Extraction from waterholes is more likely to be applied in the model builder, than during calibration. See notes in the Model calibration section (above) for further information about setting water extraction parameters. When extraction is likely, but rate is unknown, the model could be run several times using different extraction rates to examine the effect. This approach can also be used to simulate the effects different pumping rates and rules have on waterhole depth and persistence.

Running the model

Once the calibrated or uncalibrated waterhole model has been built, the run button can be used to toggle on/off scenarios, then run the model. The date range of the model run will be determined by the period of concurrent dates in all relevant time series, or limited by the input in the run period box.

Assessment method

Assessment for waterholes is failure based. Daily failure based on the daily modelled depth (I.E. depth <= 3 meters is failure). Annual failure based on a number of daily failures (I.E. >= 10 daily failures in a year is a failure). Temporal failure based on sum of annual failures (I.E. 2 failures in 3 years is a failure).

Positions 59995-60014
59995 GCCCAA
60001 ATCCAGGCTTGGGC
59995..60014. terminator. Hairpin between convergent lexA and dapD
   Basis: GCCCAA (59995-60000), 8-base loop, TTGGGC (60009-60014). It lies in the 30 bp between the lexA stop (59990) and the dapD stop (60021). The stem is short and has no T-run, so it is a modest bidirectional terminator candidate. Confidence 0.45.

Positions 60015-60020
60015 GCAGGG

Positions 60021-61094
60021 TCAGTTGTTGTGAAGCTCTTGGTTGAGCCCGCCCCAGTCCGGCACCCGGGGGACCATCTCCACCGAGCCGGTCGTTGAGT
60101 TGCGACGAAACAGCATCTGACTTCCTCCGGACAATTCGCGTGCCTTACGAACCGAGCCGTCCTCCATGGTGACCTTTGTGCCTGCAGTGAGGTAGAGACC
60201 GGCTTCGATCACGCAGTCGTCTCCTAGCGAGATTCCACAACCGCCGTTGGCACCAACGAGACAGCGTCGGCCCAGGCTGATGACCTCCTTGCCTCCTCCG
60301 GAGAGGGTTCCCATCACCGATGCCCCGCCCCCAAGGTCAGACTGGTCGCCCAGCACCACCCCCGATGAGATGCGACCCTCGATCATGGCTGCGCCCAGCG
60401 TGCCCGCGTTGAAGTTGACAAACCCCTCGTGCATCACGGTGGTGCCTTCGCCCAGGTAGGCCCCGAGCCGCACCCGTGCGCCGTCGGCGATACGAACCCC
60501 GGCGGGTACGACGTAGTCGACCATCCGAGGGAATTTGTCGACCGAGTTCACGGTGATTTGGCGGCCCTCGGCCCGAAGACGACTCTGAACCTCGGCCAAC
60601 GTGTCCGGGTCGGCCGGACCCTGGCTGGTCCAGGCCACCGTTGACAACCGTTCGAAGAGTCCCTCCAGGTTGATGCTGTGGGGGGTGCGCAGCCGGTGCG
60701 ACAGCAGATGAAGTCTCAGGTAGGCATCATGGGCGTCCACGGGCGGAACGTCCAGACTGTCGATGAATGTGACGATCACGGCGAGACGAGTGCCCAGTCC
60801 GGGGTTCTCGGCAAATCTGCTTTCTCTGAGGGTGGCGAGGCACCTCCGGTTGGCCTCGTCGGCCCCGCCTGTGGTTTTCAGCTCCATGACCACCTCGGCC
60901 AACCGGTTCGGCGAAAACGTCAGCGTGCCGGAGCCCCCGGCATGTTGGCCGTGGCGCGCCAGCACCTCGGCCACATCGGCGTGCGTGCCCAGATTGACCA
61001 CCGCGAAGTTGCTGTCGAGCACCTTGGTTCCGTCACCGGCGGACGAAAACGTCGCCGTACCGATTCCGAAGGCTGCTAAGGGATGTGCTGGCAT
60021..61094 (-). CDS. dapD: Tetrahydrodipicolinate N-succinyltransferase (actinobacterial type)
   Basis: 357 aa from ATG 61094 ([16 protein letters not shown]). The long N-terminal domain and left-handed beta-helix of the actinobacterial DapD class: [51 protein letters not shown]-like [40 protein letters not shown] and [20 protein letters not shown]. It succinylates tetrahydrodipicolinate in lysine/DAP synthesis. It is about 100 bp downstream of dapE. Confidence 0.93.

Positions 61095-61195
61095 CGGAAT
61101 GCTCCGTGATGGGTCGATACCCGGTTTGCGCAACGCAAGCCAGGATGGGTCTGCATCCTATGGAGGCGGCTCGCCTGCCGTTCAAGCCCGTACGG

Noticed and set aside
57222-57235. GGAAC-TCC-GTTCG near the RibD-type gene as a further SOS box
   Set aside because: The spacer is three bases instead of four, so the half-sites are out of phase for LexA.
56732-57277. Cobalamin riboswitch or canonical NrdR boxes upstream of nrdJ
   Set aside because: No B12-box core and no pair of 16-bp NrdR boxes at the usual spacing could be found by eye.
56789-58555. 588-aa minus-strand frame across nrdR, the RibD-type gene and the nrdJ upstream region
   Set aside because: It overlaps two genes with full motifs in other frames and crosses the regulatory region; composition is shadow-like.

Spatial aggregation is then applied to determine the % of simultaneous failures and determine a risk level (I.E. high risk if >= 50% of sites fail simultaneously)


  • Daily flow data
  • Daily evapotranspiration data
  • Daily rainfall data
  • Bathymetry data
  • Daily depth data (for calibration)


  • Daily waterhole modelled depth, volume, area and ground water volume
  • Daily time series of assessment results
  • Yearly time series of assessment results
  • Temporal time series of assessment results
  • Spatial time series of assessment results

User interface

Underlying code

This plugin is written in Python and its underlying code is publicly available from the Eco Risk Projector computation repository.


Jackson, C. 2005. Modelling leakage from perched rivers using the unsaturated flow model VS2DTI. British Geological Survey Internal Report, IR/05/019. 38pp. U.S. Department of the Interior (USDI) and U.S. Geological Survey (USGS) 2015. Infiltration: The water cycle. URL: